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People are living longer and working longer. At some organizations, the workforce can even comprise up to five different generations, spanning from Traditionalists to Gen Z. And while each particular cohort has its own unique strengths, it can be a tricky task trying to understand how to leverage a multigenerational team for success.
Luckily, we had the absolute pleasure of speaking with Dr. Mary Collins about this very topic. A Chartered Psychologist and Professional Executive Coach who is a leading expert in the field of engaging the multigenerational workplace, Mary gave us great advice on avoiding age bias, how to motivate the Gen Z workforce and the lasting effects of COVID. Let’s dive in!
According to Mary, discussions about age and life stage should always come with a very particular health warning – don’t stereotype, assume or assign. It can be all too easy to oversimplify the situation, believing, for example, that the youth are tech whizzes and older generations are luddites. It’s so disrespectful and completely belies any actual factual data. Age bias is a widespread concern in the workforce and is a big challenge to overcome when trying to forge equity. Mary pointed to research undertaken by Anglia Ruskin University to highlight this. This longitudinal study showed that when a 50 year old and 28 year old, with similar skills and attributes, apply for a job, the 50 year old is 4.2 times less likely to get called for an interview. And this figure rises to 5.3 if the candidate is female.
In terms of remedying this strained view on the older generation, Mary firmly believes it comes back to inclusivity. We have to think: “what is the business case for integrating older generations, like baby boomers, into the framework of an organization?” Well, according to Mary, multi-age teams are 80% more effective at making better decisions. The wisdom and deep smarts that come with years of experience should not be overlooked, but it often is. There is a view that boomers lack innovation and are merely cruising towards retirement. But in research conducted by Ashridge, the temperature was much different. The older generations cited feeling more comfortable in their own skin, creative and energized. They wanted to be mentors and give back. Bias and stereotyping about age can lead to some seriously erroneous conclusions about a person’s abilities and drive.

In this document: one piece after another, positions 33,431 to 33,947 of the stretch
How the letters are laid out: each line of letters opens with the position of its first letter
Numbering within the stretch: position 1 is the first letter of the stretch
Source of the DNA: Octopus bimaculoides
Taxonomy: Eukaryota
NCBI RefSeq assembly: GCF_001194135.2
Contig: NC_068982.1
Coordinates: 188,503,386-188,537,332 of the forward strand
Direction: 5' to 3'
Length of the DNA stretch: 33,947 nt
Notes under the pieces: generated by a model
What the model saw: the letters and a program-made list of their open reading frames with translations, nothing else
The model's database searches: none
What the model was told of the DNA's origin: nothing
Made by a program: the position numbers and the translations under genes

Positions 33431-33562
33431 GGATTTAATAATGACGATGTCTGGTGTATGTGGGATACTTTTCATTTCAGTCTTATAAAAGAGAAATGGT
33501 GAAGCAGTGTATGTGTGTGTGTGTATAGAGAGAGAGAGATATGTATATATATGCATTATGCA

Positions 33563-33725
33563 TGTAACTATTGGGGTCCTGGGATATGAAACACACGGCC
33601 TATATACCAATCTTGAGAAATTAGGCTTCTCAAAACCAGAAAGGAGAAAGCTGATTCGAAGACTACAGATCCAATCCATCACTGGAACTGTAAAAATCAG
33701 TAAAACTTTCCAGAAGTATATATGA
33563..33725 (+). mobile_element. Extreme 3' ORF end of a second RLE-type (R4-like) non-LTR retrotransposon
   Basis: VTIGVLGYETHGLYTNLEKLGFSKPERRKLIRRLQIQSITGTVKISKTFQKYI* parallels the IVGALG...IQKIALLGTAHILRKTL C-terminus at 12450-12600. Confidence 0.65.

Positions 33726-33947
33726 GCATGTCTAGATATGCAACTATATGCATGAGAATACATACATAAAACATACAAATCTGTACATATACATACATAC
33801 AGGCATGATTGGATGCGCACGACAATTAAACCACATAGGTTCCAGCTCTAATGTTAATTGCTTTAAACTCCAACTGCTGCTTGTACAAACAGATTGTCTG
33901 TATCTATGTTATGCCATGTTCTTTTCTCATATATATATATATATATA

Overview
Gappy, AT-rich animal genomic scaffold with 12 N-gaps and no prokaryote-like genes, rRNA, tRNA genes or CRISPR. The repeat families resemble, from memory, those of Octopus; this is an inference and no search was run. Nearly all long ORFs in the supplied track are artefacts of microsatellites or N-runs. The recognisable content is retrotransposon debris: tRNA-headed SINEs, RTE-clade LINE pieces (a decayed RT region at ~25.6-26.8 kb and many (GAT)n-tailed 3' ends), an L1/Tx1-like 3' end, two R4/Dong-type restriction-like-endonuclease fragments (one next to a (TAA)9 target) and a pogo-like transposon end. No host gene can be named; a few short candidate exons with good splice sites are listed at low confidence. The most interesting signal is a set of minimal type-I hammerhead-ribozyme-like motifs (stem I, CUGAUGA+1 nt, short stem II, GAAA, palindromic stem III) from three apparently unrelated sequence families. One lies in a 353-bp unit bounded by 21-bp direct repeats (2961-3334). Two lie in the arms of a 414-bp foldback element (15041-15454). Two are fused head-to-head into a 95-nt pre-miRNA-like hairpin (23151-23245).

Motivating younger generations
One of the interesting things about the multigenerational workforce is how different each cohort is. And with the ever-expanding nature of Gen Z into the employment sector, it’s important to understand what motivates them. Thankfully, Mary has done considerable research on how to engage younger generations in the workplace, culminating in the MOTIVATE Framework.